Si4

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Si3 is a neuron in Melibe

Basic information

Biocytin-filled Si4.
  • Names and Aliases - Swim Interneuron 4, Si4, Si4Mel.
  • Species: Melibe leonina
  • Neurotransmitter: Unknown.

There is one Si4 in each pedal ganglion. The axon projects out the large pedal-pedal connective (PP2). Si3 is a member of the central pattern generator circuit for lateral-flexion swimming. Si3 fires rhythmic bursts during a swim motor pattern.

Identification

Anatomy:

  • The Si4 oma located on dorsal surface and in the center of each pedal ganglion around Si2 vicinity.
  • Projections into neuropil of pedal ganglion and also out large pedal-pedal connective (PP2 according to nomenclature in Newcomb et al, 2006) to contralateral pedal ganglion.
  • The main axon shows a characteristic "?" mark bend in each pedal ganglion.
  • Fine branches are constrained near the soma and at the end of the axon, showing characteristic T-shape endings in both pedal ganglia.

Connectivity

  • Contralateral Si4s mutually inhibit each other, monosynaptically. The inhibiotry synaptic potentials often reverse to be depolarizing potential because the reversal potential of this mutually-inhibitory synapse is close to the resting potential.
  • Si4 is electrically coupled to the contralateral Si1 and Si2. The connection is stronger with Si1 than Si2.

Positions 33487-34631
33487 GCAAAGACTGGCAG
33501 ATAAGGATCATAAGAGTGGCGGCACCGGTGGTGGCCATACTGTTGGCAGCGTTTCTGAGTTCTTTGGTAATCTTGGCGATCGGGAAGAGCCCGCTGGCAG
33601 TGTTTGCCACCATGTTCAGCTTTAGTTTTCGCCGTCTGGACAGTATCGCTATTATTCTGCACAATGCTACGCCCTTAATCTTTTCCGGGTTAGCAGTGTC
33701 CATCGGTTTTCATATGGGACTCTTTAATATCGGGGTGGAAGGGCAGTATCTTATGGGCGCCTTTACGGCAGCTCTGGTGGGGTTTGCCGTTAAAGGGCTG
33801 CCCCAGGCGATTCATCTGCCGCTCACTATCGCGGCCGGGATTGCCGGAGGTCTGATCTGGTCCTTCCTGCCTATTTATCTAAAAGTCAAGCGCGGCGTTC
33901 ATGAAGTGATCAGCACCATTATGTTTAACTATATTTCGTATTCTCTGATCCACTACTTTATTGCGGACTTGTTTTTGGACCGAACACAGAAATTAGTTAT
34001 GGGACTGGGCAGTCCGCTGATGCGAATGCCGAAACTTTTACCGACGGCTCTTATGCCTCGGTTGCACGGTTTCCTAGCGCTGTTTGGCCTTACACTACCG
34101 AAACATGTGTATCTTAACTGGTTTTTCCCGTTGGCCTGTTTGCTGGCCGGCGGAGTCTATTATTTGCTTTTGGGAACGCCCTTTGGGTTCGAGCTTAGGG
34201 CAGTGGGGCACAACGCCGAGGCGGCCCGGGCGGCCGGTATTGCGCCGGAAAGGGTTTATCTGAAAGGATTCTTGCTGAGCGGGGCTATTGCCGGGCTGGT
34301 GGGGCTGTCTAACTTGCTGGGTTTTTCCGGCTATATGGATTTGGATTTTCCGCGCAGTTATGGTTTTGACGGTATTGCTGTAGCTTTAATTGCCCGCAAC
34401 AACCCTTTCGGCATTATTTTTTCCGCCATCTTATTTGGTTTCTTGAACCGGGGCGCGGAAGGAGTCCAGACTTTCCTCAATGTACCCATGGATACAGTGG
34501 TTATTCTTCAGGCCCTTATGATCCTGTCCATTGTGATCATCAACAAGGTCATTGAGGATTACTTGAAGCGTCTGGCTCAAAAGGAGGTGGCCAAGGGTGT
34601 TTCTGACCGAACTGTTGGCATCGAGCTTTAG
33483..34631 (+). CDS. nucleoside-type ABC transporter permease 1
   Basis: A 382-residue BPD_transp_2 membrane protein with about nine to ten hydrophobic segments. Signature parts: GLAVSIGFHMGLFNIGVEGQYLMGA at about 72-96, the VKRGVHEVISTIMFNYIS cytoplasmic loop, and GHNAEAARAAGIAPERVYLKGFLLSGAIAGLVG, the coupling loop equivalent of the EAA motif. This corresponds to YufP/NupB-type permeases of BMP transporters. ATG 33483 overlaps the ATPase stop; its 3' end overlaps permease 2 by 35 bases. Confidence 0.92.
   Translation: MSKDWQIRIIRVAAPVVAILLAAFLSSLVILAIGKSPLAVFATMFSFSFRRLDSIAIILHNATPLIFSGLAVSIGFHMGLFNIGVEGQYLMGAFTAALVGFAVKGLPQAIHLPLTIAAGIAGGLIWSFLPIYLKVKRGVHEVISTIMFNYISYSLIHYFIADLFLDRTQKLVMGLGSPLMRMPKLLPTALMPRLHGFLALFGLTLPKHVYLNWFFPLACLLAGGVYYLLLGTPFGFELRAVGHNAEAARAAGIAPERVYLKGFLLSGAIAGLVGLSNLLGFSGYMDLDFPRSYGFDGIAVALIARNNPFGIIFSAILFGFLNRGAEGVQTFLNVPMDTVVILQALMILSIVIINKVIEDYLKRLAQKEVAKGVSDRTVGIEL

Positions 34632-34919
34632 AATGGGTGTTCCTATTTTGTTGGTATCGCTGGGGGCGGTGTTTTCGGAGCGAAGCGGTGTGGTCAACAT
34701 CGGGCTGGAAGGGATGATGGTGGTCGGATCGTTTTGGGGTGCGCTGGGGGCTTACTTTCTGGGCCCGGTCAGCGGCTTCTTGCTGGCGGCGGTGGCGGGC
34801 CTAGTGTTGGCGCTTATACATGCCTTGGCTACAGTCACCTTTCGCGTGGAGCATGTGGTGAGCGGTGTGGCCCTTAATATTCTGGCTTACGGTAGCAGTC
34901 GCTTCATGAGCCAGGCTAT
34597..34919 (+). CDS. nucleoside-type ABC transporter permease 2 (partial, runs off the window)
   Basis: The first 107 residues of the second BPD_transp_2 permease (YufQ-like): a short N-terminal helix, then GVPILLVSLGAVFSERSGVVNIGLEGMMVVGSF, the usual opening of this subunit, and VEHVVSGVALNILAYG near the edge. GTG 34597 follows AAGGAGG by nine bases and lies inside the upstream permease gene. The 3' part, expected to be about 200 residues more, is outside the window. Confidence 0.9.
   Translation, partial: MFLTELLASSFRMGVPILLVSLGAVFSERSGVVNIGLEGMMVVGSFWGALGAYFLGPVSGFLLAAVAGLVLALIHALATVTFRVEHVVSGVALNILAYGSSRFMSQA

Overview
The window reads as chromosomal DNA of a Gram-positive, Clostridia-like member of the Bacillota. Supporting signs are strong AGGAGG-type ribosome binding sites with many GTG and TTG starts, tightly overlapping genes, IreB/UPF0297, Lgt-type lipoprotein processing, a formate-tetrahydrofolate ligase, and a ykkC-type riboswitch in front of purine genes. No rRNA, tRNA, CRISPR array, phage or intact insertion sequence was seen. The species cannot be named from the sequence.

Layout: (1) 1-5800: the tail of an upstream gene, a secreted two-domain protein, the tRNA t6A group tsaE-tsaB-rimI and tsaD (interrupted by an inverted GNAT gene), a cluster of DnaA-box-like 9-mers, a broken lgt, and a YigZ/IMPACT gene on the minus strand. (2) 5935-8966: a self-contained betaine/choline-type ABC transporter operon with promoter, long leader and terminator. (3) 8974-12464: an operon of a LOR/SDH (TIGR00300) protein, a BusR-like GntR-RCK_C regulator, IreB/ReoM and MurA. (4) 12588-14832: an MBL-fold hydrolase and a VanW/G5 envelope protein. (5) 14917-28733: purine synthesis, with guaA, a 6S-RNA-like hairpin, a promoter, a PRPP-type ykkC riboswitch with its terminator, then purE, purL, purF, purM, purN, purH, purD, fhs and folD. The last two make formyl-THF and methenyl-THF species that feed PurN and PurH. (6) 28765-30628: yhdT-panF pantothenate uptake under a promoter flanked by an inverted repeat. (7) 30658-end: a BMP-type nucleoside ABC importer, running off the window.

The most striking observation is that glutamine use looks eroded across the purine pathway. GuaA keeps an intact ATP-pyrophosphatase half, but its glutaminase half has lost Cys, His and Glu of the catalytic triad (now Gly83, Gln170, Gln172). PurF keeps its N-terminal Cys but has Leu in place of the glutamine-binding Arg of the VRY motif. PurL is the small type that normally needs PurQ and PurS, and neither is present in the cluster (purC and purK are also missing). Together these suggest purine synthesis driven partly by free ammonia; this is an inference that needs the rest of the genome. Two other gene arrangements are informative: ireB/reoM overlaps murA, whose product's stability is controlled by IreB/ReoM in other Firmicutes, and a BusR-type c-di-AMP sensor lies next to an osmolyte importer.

• Si4 receives excitatory synaptic input from the contralateral Si1 and Si2.
  • Si4 makes inhibitory synapses onto the contralateral Si3. The synaptic potential has a fast depolarizing phase and a slow hyperpolarizing phase.

Electrophysiology:

Simultaneous intracellular recordings from xx and xxx illustrate the swim motor pattern.
  • Action potentials recorded from the Si4 soma are remarkably shorter (approx. 20-30 mV in height) than those in other swim interneurons; Si4 spikes never overshoot.
  • When a swim motor pattern is not being expressed, Si4 is generally silent.
  • During a swim motor pattern, Si4 fires rhythmic bursts together with the contralateral Si1 and Si2 burst.
  • Injection of a brief square current into one of the Si4 pair can phase shift the swim motor pattern.
  • Injection of steady current into Si4 slightly affect the swim motor pattern.

References

  1. Sakurai A, Gunaratne CA, Katz PS (2014) Two interconnected kernels of reciprocally inhibitory interneurons underlie alternating left-right swim motor pattern generation in the mollusc Melibe leonina. J Neurophysiol DOI: 10.1152/jn.00261.2014.